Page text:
Supporting data must be made available to Palgrave Communications and peer-reviewers at the time of submission for the purposes of evaluating the manuscript. Peer-reviewers may be asked to comment on the terms of access to materials, methods and/or datasets; Palgrave Communications reserves the right to refuse publication in cases where authors do not provide adequate assurances that they can comply with the publication's requirements for sharing materials.
After publication, readers who encounter refusal by the authors to comply with these policies should contact the Palgrave Communications publishing team. In cases where we are unable to resolve a complaint, the matter may be referred to the authors' institution or funding institution and/or a formal statement of correction may be published, attached online to the publication, stating that readers have been unable to obtain necessary materials to replicate the findings.
All original articles should include a Data Availability statement. This should, wherever possible, include a link to and citation of any datasets analysed or generated in the study, when these are available in an appropriate public repository.
The preferred way to share datasets is via specialised public repositories, if one exists, or through a general data repository that can assure permanence and unique identification of deposited datasets.
Authors who make their datasets publicly available should use the most broadly supported and recognised repository for their research community. Public repositories that can be used by Palgrave Communications authors include:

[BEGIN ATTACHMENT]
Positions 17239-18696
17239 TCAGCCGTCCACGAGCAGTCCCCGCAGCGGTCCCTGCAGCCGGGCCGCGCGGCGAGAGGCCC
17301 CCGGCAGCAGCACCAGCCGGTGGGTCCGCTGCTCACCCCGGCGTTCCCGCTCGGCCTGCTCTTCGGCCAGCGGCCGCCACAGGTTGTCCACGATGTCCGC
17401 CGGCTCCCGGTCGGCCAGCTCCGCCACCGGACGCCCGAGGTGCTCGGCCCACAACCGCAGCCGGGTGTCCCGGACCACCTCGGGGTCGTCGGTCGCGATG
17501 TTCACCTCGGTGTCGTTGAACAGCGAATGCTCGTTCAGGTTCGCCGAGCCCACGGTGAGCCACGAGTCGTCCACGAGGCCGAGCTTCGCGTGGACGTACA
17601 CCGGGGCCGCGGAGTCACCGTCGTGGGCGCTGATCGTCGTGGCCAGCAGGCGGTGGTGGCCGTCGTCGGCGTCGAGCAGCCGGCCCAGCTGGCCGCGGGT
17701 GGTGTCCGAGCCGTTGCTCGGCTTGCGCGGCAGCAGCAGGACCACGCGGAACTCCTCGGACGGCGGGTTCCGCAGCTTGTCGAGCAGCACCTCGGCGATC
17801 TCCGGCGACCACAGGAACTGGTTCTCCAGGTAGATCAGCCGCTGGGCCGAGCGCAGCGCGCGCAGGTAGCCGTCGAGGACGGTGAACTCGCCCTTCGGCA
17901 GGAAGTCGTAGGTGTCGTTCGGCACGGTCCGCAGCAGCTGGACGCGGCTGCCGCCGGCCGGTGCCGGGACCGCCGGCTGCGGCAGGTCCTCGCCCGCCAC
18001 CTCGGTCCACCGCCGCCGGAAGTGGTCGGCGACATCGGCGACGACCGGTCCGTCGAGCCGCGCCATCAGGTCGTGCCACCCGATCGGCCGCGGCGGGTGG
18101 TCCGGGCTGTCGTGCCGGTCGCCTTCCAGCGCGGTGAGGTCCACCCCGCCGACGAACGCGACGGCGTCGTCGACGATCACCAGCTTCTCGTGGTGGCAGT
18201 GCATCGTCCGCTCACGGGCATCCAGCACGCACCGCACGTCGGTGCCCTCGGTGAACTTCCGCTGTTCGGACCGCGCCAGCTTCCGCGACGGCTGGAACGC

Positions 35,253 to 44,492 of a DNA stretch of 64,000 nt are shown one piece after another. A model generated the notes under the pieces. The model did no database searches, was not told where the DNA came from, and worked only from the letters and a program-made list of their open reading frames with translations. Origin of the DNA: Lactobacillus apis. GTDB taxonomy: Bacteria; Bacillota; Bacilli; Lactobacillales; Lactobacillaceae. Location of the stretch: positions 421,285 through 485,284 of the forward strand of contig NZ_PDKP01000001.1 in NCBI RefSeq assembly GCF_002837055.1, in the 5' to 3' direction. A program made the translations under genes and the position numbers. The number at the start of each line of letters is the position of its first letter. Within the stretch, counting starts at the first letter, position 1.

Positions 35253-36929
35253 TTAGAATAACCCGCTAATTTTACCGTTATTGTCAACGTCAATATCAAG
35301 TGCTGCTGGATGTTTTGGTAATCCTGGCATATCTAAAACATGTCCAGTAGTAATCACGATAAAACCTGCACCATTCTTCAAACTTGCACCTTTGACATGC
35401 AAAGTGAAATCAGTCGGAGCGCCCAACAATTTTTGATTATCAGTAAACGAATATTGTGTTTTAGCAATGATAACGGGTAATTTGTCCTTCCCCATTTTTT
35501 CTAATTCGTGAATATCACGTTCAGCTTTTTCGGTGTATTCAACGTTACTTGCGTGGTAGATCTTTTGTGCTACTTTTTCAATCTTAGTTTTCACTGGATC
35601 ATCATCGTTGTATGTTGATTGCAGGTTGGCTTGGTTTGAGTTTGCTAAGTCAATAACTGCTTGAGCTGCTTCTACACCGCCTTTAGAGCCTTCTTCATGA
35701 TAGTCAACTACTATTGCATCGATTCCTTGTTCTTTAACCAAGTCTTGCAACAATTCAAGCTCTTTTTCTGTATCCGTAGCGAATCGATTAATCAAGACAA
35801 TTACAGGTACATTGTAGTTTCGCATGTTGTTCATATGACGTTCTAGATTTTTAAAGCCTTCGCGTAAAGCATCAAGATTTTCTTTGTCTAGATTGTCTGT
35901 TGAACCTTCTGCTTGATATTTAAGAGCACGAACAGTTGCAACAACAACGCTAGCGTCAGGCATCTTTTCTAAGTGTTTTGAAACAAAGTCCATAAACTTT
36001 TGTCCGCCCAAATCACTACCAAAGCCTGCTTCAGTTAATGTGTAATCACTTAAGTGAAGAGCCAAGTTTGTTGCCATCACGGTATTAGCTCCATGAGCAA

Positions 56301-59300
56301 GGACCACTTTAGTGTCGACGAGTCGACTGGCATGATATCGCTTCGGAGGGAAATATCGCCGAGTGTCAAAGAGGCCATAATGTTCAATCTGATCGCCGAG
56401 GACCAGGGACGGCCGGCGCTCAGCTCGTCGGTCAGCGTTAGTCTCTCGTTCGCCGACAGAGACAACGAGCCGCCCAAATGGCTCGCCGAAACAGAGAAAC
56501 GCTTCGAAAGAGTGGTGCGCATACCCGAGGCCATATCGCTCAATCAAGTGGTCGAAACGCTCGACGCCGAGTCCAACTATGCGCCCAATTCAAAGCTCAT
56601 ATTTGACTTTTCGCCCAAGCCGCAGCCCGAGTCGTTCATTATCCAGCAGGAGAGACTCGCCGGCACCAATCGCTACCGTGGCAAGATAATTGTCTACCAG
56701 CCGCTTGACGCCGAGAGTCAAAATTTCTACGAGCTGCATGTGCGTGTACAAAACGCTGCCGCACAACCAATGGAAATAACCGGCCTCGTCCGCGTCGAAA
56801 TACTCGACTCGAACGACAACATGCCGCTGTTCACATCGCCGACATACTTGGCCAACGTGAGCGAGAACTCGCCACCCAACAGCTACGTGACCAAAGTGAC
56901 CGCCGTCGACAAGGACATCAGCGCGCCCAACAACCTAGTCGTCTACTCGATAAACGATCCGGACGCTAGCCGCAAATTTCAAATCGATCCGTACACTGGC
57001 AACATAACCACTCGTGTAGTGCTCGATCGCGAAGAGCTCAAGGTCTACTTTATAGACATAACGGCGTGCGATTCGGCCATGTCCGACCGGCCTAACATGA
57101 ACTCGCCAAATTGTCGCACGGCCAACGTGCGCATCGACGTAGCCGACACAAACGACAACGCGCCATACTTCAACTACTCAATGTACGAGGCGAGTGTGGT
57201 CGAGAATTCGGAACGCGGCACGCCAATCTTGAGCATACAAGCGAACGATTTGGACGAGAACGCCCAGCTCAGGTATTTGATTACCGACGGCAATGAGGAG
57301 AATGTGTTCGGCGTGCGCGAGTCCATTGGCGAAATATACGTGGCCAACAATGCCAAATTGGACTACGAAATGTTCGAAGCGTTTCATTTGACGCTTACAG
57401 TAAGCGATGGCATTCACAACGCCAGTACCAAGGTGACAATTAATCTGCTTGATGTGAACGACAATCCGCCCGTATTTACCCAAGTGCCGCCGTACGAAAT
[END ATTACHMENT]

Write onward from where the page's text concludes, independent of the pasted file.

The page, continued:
- Dataverse – authors who do not have a preferred option can use the Palgrave Communications Dataverse. Deposition can be confidential during peer review and datasets released after acceptance of associated manuscripts for publication by the editorial team.
- EASY (part of Data Archiving and Networked Services, DANS)
- Open Science Framework
Repositories for sensitive data that cannot be made public for individual privacy or other legitimate reasons include:
Some of these repositories offer authors the option to host data associated with a manuscript confidentially, and provide anonymous access to peer-reviewers before public release. Some of these repositories coordinate public release of the data with the journal's publication date. This option should be used when possible, but it is the authors' responsibility to communicate with the repository to ensure that public release is made promptly on the publication date. In the unlikely event there is no public repository to accommodate supporting datasets, they must be made available as Supplementary Information files that will be freely accessible on the journal website upon publication. In cases where it is technically impossible for such files to be provided to the journal, the authors must make the data available to Palgrave Communications and peer-reviewers at submission, and directly upon request to any reader on and after the publication date, the authors providing a URL or other unique identifier in the manuscript.